Nigerian Woman during Queen Elizabeth’s visit to Lagos, 1956
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Ola Orekunrin (@FlyingDrNigeria) was studying to become a doctor in the UK a few years ago when her younger sister fell seriously ill while traveling in Nigeria. The 12-year-old girl, who’d gone to the West African country on holiday with relatives, needed urgent care but the nearest hospital couldn’t deal with her condition.
Orekunrin and her family immediately began looking for an air ambulance service to rapidly transport the girl, a sickle cell anemia sufferer, to a more suitable healthcare facility. They searched all across West Africa but were stunned to find out there was none in the whole region.
"The nearest one at the time was in South Africa," remembers Orekunrin. "They had a 12-hour activation time so by the time they were ready to activate, my sister was dead.
"It was really a devastating time for me and I started thinking about whether I should be in England talking about healthcare in Africa, or I should be in Africa dealing with healthcare and trying to do something about it."
Orekunrin did the latter. Motivated by the tragic death of her sister, the young doctor decided to leave behind a high-flying job in the UK to take to the Nigerian skies and address the vital issue of urgent healthcare in Africa’s most populous country.
A pioneering entrepreneur with an eye for opportunity, Orekunrin set up Flying Doctors Nigeria, the first air ambulance service in West Africa, transporting victims of medical emergencies, including industrial workers from the country’s booming oil and gas sector.
"There was a situation in Nigeria where there were only two or three very good hospitals and they were sometimes a two, three, four-day journey away from the places where incidents happened," says Orekunrin. "We also have a huge oil and gas industry and at that time there was no coordinated system for moving people from the offshore environment to a hospital to receive treatment."We save lives by moving these patients and providing a high level of care en route.
Ola Orekunrin, Flying Doctors Nigeria
Currently in its third year, the Lagos-based company has so far airlifted about 500 patients, using a fleet of planes and helicopters to rapidly move injured workers and critically ill people from remote areas to hospitals.
"From patients with road traffic trauma, to bomb blast injuries to gunshot wounds, we save lives by moving these patients and providing a high level of care en route," says Orekunrin.
"Many of our roads are poorly maintained, so emergency transport by road during the day is difficult. At night, we have armed robbers on our major highways; coupled with poor lighting and poor state of the roads themselves, emergency transport by road is deadly for both patients and staff.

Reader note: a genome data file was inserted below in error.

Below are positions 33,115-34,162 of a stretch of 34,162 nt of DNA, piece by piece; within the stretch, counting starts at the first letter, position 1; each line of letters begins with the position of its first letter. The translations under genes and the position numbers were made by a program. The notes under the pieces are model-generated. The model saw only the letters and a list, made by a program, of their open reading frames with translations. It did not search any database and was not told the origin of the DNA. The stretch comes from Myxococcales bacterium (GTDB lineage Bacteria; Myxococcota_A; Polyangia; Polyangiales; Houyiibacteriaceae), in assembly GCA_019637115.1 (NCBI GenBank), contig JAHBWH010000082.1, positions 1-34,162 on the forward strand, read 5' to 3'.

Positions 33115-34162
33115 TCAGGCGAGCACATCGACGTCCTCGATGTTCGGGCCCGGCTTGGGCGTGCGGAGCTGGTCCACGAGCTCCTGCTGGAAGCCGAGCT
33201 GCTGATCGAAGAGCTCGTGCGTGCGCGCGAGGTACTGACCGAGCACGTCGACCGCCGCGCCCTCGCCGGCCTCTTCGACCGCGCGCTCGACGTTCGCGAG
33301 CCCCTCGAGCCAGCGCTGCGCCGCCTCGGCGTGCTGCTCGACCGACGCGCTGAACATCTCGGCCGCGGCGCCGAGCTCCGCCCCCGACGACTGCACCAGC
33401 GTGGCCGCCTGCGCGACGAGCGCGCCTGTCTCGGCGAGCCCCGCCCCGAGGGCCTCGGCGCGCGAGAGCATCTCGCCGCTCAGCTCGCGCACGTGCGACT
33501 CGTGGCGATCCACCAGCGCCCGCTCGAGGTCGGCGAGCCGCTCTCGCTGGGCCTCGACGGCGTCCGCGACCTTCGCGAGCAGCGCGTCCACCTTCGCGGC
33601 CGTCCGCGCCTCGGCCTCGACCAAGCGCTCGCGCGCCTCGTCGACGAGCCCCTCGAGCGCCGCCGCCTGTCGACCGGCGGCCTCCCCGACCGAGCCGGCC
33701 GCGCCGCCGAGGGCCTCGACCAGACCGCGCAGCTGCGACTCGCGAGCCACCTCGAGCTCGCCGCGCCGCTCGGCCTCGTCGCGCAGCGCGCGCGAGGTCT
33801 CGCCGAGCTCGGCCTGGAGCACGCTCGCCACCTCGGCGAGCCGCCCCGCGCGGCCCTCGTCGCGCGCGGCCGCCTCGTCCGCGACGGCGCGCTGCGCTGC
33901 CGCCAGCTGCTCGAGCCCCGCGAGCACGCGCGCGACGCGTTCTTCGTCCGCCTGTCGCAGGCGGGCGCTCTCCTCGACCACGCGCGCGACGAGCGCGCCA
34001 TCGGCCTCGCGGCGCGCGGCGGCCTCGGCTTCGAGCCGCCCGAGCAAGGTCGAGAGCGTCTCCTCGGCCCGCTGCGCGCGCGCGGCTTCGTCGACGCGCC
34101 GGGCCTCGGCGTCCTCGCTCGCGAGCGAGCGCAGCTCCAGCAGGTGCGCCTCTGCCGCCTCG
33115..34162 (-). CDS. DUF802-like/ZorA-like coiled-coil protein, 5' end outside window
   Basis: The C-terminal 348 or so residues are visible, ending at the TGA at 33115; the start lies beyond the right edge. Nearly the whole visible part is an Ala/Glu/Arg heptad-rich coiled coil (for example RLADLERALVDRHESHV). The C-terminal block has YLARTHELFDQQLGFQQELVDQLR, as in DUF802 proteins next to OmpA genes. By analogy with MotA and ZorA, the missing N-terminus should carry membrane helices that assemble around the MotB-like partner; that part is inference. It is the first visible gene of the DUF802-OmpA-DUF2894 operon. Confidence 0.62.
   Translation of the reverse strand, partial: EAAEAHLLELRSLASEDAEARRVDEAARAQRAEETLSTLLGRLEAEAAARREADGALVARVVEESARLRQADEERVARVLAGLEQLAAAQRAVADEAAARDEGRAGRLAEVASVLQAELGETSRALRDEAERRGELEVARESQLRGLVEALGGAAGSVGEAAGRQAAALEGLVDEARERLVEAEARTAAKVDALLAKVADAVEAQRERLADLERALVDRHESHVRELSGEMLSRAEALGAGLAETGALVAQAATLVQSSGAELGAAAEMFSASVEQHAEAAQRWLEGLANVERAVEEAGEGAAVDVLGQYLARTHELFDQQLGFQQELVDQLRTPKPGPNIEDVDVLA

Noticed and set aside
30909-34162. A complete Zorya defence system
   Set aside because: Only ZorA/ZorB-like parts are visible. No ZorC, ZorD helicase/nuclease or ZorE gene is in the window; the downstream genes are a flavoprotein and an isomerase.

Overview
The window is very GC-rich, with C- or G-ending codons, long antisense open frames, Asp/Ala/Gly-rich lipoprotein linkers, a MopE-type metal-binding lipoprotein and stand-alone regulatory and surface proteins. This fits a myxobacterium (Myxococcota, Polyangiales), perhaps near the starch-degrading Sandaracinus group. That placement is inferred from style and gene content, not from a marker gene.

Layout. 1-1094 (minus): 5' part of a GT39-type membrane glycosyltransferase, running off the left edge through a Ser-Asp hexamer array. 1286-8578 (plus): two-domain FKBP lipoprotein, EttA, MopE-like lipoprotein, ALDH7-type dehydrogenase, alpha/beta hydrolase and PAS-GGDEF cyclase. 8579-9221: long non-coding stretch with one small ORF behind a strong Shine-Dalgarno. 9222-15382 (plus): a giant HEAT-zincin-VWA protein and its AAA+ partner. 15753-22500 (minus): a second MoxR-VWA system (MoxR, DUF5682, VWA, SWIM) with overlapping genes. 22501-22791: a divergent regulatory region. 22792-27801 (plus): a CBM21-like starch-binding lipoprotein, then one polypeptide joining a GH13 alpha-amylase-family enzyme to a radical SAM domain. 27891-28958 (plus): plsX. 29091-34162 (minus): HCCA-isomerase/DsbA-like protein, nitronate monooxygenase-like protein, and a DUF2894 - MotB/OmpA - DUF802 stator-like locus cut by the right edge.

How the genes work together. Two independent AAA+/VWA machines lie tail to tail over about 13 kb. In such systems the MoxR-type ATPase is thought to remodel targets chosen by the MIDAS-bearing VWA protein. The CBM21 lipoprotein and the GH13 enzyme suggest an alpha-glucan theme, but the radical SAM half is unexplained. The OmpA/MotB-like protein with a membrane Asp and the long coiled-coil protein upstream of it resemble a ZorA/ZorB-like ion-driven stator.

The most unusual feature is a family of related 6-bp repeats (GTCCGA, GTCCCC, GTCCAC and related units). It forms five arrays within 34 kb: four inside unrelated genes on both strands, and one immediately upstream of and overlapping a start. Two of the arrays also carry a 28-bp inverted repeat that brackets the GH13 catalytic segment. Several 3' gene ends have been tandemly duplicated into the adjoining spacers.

info via: CNN.com
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There’s money on the floor, spray it spray it! There’s money on the floor, spray it, spray it! This is not balling but this is our culture. If there’s one thing I enjoy about being Nigerian is the parties. Beside the music and dancing, one thing that makes Nigerian parties so unique is “Spraying”.
The best way I can explain spraying is: making it rain, throwing bands in the air at a party! Bands to make her dance (lol). Seriously though spraying when is the guests of the party shower the celebrant and their family in money. This usually happens at wedding receptions and birthday parties. The music is playing people are dancing, while that is happening the celebrant is getting spraying with money.
When I was around 7 or 8. We threw a birthday party for my grandmother, as a little kid I had so much fun running around and dancing. No exaggeration after that party I walked out with $189 dollars from getting sprayed with money. The next day my parents took that money and said it was going to my “college tuition” (little did I know lol).
If you haven’t been to one yet, I recommend that you experience it one time in your life!
Post written by: @Oba_Tayo
A typical Igbo traditional wedding has two different ceremonies:
The first one is called the ‘Iku Aka’ or ‘Knocking on the door’ where the groom and members of his family (uncles and brothers) come to tell the family of the bride of his intention to marry their daughter. The mother and father of the bride each get a keg of palmwine (ngwo) and one or more for the father’s Umunna (brothers, cousins, etc)
The second ceremony, referred to as the ‘Igba Nkwu Nwanyi/izu okwu’ (wine carrying ceremony) is the actual wedding. The groom is supposed to assist his in-laws-to-be with the planning of this ceremony so he can provide Assorted drinks, a cow, bags of rice and ingredients for cooking.
When they arrive, the groom and few family members join the father of the bride in private and discuss the ‘ima ego’ or dowry. Once this is done and accepted, the bride dances out for the first time. Accompanied by her friends in her native attire of 2 separate pieces of George wrapper (one for her waist and the other for her bust) she goes to greet her mother’s people and goes back inside. Her second outfit is white blouse and George or damask or brocade which she uses to greet her father’s people and she goes back inside. The third outing is usually in material similar to the grooms, this time, she is handed a cup of wine and told to find her husband and give it to him to drink. When she finds him, she kneels to give him the horn and waits for him to finish. Sometimes, the groom might lift his bride up and give the rest of the wine. This usually indicates he understands she is his help mate and is accompanied by much cheering. The couple then kneel before the parents for prayers and blessings. Then the party really begins.
Friday evening. Lagos Island, Lagos.